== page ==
The Tragedy of War is the Tragedy of Men


J.L. Wall

J.L. Wall is a native Kentuckian in self-imposed exile to the Midwest, where he teaches writing to college students and over-analyzes Leonard Cohen lyrics.

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6 Responses

  1. Mr. Wall,

    I have pretty much the same reaction as you to the charge that the Civil War wasn’t (sometimes expressed as “couldn’t have been…because slavery ended) “tragic.”

    But how much of this is quibbling over what the words “tragedy” or “tragic” mean, and how much is real disagreement over how to assess the Civil War? For some people, tragedy or the tragic, it simply bad or harmful things happening. For others, it has the more nuanced treatment you’re contemplating.

    (Of course, your post is more than just about “was the Civil War tragic,” but I was wondering about your thoughts. By the way, I like reading your posts.)Report

  2. Avatar Bill says:

    You may want to learn some history. The Nazis were only able to carry out the Holocaust (by which I mean the actual genocide) after World War II started.Report

    • Avatar Chris says:

      First, so the Nazis were just going to keep the Jews in Ghettos and leave them alone if France and Britain hadn’t declared war on them after the invasion of Poland? And second, what ended the Holocaust? The war, right?Report

  3. Avatar fester60613 says:

    Looking at it another way, war is always tragic for the individuals who are displaced or injured or killed or whose means of living or trade are destroyed.
    War can be seen as a terrible waste of human lives – regardless of the war’s impetus or outcome.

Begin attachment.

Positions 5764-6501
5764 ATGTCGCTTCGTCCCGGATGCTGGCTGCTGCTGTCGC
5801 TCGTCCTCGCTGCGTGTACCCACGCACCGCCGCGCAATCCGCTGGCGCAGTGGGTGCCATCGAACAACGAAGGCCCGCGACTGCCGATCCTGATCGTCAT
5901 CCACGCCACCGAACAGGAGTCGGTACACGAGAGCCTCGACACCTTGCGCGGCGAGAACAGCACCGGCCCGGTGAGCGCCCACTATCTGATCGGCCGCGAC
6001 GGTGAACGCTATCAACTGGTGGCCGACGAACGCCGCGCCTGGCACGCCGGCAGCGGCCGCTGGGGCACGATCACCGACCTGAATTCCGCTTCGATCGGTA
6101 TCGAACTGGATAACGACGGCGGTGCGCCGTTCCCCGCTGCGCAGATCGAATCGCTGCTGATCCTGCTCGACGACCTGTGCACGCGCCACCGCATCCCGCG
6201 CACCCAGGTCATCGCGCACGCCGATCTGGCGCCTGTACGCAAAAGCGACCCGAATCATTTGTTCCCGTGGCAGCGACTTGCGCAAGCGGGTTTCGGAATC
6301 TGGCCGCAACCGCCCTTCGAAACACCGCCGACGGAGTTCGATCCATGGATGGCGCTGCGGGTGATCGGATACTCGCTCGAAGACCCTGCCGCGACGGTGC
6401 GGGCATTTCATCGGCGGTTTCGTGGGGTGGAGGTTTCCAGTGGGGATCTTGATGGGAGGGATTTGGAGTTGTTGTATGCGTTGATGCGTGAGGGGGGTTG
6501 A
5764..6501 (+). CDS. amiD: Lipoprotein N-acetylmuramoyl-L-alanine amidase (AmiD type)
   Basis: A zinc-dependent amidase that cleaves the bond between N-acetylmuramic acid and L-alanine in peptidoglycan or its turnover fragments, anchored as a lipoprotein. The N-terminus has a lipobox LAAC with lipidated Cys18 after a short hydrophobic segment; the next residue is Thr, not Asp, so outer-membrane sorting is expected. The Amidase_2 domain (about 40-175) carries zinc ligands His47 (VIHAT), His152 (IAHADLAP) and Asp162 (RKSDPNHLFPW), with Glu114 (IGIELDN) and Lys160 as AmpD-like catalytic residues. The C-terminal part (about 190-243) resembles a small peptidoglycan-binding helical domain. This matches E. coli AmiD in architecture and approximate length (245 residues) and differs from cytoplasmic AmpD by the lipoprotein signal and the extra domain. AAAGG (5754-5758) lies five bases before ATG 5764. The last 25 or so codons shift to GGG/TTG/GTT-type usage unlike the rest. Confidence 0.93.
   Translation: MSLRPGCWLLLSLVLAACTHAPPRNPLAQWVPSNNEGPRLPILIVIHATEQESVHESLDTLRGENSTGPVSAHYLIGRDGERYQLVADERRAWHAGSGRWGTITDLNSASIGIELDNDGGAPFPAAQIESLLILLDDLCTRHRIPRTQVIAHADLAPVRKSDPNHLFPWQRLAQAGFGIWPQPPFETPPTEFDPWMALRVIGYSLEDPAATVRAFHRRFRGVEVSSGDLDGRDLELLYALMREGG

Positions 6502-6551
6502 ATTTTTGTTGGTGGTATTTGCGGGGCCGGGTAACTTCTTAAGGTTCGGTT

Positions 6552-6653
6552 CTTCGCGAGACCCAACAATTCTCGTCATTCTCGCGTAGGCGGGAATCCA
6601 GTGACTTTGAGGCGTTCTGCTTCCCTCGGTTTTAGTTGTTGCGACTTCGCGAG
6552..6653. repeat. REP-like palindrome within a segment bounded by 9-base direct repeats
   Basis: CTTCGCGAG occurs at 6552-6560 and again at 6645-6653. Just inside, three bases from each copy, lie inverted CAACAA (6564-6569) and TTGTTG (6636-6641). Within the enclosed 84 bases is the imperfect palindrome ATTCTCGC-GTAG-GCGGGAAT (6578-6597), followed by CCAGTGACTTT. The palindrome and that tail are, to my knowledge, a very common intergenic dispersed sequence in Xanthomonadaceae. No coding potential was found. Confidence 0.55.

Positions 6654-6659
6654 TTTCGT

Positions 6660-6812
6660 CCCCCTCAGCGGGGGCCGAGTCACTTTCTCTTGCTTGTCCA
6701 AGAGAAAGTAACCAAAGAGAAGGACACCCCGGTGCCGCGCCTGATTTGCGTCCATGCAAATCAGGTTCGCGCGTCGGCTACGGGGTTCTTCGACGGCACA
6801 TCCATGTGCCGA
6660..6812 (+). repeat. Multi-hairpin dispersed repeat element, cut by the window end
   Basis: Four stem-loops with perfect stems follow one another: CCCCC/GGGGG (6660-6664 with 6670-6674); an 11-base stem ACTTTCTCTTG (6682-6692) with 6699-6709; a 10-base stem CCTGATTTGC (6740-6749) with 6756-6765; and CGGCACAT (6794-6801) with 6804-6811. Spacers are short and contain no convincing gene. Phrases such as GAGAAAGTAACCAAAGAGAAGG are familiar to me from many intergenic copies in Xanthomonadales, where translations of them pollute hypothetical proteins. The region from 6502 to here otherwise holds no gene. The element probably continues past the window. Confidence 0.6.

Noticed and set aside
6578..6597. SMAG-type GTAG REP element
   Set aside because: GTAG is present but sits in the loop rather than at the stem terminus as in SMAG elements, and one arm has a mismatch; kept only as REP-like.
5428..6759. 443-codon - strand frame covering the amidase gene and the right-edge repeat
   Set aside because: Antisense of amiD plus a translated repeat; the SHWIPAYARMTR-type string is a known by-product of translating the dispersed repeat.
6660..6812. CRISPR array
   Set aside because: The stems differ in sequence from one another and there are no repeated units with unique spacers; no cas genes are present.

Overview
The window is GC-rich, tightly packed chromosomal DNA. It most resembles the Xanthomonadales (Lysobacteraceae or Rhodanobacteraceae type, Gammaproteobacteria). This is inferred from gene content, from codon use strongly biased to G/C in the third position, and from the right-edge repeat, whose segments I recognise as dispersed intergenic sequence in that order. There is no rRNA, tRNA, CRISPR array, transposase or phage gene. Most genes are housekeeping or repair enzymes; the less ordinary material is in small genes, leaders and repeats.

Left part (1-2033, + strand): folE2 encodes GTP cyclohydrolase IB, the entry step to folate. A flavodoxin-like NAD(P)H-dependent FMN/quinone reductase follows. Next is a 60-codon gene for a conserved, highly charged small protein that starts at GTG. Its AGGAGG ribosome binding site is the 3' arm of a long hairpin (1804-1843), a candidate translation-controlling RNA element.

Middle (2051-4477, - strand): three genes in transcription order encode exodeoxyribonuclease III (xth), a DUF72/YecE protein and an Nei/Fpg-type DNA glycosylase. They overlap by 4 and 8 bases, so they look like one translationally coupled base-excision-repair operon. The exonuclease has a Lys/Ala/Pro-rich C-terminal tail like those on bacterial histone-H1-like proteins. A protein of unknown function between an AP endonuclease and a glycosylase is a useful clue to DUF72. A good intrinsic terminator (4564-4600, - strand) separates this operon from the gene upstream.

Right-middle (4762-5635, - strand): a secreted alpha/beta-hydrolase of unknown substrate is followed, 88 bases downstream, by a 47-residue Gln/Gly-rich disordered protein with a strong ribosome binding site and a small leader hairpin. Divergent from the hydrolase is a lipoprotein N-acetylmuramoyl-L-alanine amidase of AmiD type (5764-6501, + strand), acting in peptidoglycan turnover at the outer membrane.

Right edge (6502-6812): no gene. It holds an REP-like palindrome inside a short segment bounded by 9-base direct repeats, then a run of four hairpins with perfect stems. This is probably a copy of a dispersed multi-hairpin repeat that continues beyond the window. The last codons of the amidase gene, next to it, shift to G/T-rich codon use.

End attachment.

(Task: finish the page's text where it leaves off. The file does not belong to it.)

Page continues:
But there does, I think, need to be some sort of distinction between the individuals who are swept up in war and the governmental entities who wage war. Are the hundreds of thousands of citizen deaths in the last Iraq war less tragic than the far lesser number of deaths of those shooting the guns? Are the six millions victims of Holocaust less tragic than the millions of soldiers killed in Europe and Asia? Was the ruin of Berlin any less tragic than the devastation of Leningrad? Were the deaths of Tutsis less tragic than the deaths of Muslim Serbs? Was the defeat of Germany in WWII more tragic than the defeat of Japan?
    Think of it another way: were the billions earned by the American manufacturers of materiel less valuable than the billions earned by Krupp and other German manufacturers? Were the tears of the mothers of dead German soldiers any less bitter than those of the mothers of the American dead? Or the Russian dead? Or the French or Italian dead?
    There is always tragedy for the individuals.
    The outcome of war for the governments involved is, one supposes, more significant in the larger historical picture than the personal tragedies of citizens. And yet nations continue to make war for various reasons – reasons which probably matter little, ultimately, to the victimized individuals of either side.Report

  4. Avatar Mark says:

    >> And yet nations continue to make war for various reasons – reasons which probably matter little, ultimately, to the victimized individuals of either side.

    Very dubious. It makes no sense to posit a will to “nations,” and then deny the purposes of those fighting. At least in all nation equally. If you got drafted and went to war because you’d be killed that would make some sense, but with government by consent and a volunteer army that would seem very odd. Likewise, Lincoln is often assumed by the usual suspects to have convinced a gullible public to go to war, whereas in fact he would have been impeached by the public if he hadn’t.Report